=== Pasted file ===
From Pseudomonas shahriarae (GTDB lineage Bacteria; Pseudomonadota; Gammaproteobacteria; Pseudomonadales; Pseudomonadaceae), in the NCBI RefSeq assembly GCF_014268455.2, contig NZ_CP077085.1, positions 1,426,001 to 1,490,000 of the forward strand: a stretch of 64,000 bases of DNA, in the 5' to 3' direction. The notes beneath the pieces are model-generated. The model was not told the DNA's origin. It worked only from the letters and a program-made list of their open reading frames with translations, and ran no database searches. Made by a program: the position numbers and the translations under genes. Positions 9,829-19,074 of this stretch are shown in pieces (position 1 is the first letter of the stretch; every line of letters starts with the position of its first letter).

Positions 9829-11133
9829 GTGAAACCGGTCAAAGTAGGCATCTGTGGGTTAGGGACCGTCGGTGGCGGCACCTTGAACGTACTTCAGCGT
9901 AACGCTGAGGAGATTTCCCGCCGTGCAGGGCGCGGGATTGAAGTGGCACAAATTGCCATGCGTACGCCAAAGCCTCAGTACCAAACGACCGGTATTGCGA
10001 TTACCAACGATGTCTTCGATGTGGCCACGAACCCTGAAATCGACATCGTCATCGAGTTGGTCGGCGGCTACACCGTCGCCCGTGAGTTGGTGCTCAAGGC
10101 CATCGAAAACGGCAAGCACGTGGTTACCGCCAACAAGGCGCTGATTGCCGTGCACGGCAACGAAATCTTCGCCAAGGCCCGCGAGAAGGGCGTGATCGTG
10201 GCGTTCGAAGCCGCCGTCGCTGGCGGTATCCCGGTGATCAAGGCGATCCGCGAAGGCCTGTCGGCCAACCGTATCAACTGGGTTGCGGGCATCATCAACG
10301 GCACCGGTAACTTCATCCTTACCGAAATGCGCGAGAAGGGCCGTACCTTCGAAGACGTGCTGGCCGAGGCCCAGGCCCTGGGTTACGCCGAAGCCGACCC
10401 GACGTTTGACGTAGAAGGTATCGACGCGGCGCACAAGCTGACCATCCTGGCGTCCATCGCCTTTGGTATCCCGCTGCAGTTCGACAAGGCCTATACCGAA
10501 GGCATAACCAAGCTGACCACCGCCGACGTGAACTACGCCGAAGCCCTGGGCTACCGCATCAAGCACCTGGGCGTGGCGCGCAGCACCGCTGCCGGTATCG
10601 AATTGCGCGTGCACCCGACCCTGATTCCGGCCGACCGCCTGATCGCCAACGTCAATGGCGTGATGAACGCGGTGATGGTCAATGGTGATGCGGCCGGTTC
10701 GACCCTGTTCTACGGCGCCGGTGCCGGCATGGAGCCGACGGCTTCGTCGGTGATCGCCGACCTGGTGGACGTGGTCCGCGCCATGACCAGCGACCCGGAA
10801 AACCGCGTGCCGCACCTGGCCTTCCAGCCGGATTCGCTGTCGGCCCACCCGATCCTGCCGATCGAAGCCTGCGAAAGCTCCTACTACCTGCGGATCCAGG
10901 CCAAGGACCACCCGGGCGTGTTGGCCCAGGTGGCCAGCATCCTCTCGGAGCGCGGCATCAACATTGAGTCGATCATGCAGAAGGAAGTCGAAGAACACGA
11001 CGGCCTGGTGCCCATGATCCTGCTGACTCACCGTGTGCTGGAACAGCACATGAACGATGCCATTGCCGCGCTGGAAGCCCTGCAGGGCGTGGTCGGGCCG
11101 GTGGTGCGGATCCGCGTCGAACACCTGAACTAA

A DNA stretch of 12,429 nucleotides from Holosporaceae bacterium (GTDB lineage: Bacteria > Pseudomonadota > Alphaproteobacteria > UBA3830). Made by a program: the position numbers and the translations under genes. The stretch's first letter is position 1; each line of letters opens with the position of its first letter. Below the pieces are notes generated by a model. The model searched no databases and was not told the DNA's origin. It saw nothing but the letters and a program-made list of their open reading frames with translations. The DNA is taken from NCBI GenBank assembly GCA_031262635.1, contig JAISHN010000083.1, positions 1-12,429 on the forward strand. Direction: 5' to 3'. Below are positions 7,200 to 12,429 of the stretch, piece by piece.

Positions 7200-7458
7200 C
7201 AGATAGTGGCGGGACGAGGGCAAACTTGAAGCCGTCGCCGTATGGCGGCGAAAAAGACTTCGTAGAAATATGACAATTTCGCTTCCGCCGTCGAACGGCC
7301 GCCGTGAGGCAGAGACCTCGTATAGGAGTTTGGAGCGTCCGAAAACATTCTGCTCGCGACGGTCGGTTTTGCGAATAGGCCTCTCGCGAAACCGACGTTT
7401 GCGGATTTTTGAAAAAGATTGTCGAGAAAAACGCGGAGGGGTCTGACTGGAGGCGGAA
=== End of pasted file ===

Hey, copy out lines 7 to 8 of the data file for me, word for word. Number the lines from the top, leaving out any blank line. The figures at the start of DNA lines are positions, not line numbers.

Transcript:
10201 GCGTTCGAAGCCGCCGTCGCTGGCGGTATCCCGGTGATCAAGGCGATCCGCGAAGGCCTGTCGGCCAACCGTATCAACTGGGTTGCGGGCATCATCAACG
10301 GCACCGGTAACTTCATCCTTACCGAAATGCGCGAGAAGGGCCGTACCTTCGAAGACGTGCTGGCCGAGGCCCAGGCCCTGGGTTACGCCGAAGCCGACCC